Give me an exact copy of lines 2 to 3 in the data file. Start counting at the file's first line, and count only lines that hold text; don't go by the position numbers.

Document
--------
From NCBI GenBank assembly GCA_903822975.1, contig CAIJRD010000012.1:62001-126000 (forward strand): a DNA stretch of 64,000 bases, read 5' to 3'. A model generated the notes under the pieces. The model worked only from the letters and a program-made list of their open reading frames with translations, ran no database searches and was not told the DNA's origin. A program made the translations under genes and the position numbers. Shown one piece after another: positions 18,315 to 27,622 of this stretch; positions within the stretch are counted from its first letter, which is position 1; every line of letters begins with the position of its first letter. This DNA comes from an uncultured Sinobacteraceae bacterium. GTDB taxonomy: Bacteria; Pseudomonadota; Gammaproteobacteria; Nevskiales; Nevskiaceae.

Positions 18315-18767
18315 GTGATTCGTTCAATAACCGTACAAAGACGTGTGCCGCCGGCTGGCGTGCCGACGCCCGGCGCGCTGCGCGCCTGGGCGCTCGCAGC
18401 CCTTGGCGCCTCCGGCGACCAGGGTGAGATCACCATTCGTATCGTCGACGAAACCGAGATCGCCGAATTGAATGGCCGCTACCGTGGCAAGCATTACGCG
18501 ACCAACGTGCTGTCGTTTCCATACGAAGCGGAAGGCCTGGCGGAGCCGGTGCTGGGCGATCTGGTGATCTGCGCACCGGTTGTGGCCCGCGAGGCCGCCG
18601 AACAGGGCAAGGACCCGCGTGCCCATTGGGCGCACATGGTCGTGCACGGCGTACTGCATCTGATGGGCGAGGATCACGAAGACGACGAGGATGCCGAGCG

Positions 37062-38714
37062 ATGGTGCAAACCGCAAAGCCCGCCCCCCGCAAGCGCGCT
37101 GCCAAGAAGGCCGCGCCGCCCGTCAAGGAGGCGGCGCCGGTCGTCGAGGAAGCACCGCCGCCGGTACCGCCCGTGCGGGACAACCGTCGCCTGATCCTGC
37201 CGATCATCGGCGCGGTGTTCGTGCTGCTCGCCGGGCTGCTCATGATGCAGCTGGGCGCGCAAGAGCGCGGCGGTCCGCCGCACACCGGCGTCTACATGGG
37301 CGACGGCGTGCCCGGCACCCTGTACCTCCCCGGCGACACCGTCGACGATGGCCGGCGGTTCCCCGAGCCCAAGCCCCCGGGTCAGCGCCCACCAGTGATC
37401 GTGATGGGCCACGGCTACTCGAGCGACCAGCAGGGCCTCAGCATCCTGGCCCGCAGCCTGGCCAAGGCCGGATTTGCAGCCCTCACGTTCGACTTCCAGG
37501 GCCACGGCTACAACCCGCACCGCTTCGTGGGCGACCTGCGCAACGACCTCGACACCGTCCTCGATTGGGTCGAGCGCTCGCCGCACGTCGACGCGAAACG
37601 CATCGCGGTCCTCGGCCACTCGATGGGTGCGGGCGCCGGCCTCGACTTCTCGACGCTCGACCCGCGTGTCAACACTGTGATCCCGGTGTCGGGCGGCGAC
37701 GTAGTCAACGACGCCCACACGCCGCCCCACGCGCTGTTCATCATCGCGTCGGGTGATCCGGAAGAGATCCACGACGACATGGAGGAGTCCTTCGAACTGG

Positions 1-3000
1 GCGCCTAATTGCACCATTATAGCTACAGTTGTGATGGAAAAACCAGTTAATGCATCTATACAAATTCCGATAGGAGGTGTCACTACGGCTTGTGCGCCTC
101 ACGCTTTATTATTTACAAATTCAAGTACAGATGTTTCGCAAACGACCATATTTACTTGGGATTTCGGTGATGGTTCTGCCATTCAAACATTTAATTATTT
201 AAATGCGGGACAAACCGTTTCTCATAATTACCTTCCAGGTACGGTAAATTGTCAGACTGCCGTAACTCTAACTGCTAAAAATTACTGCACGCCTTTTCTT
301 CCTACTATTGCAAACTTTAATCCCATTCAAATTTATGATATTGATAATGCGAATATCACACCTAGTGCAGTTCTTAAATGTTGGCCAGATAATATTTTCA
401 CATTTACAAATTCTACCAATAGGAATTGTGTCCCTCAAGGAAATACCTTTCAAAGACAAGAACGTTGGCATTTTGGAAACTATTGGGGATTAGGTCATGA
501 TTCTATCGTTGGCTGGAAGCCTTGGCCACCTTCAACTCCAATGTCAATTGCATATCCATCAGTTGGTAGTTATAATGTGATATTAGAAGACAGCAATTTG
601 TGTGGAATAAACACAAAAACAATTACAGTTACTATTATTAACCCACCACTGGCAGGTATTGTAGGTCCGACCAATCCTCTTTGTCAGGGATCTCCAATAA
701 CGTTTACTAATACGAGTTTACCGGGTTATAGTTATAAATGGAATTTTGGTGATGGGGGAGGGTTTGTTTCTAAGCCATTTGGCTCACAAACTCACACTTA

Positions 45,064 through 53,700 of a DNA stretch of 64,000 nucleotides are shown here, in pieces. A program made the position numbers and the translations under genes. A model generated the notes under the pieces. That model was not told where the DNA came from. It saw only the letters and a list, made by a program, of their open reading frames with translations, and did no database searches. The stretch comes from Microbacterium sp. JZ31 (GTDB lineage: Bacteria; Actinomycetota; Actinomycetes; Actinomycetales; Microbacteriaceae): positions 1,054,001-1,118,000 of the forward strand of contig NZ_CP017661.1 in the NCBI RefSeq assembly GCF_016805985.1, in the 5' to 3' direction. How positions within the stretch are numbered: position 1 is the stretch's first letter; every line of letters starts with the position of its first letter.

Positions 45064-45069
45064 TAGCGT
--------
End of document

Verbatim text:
Positions 18315-18767
18315 GTGATTCGTTCAATAACCGTACAAAGACGTGTGCCGCCGGCTGGCGTGCCGACGCCCGGCGCGCTGCGCGCCTGGGCGCTCGCAGC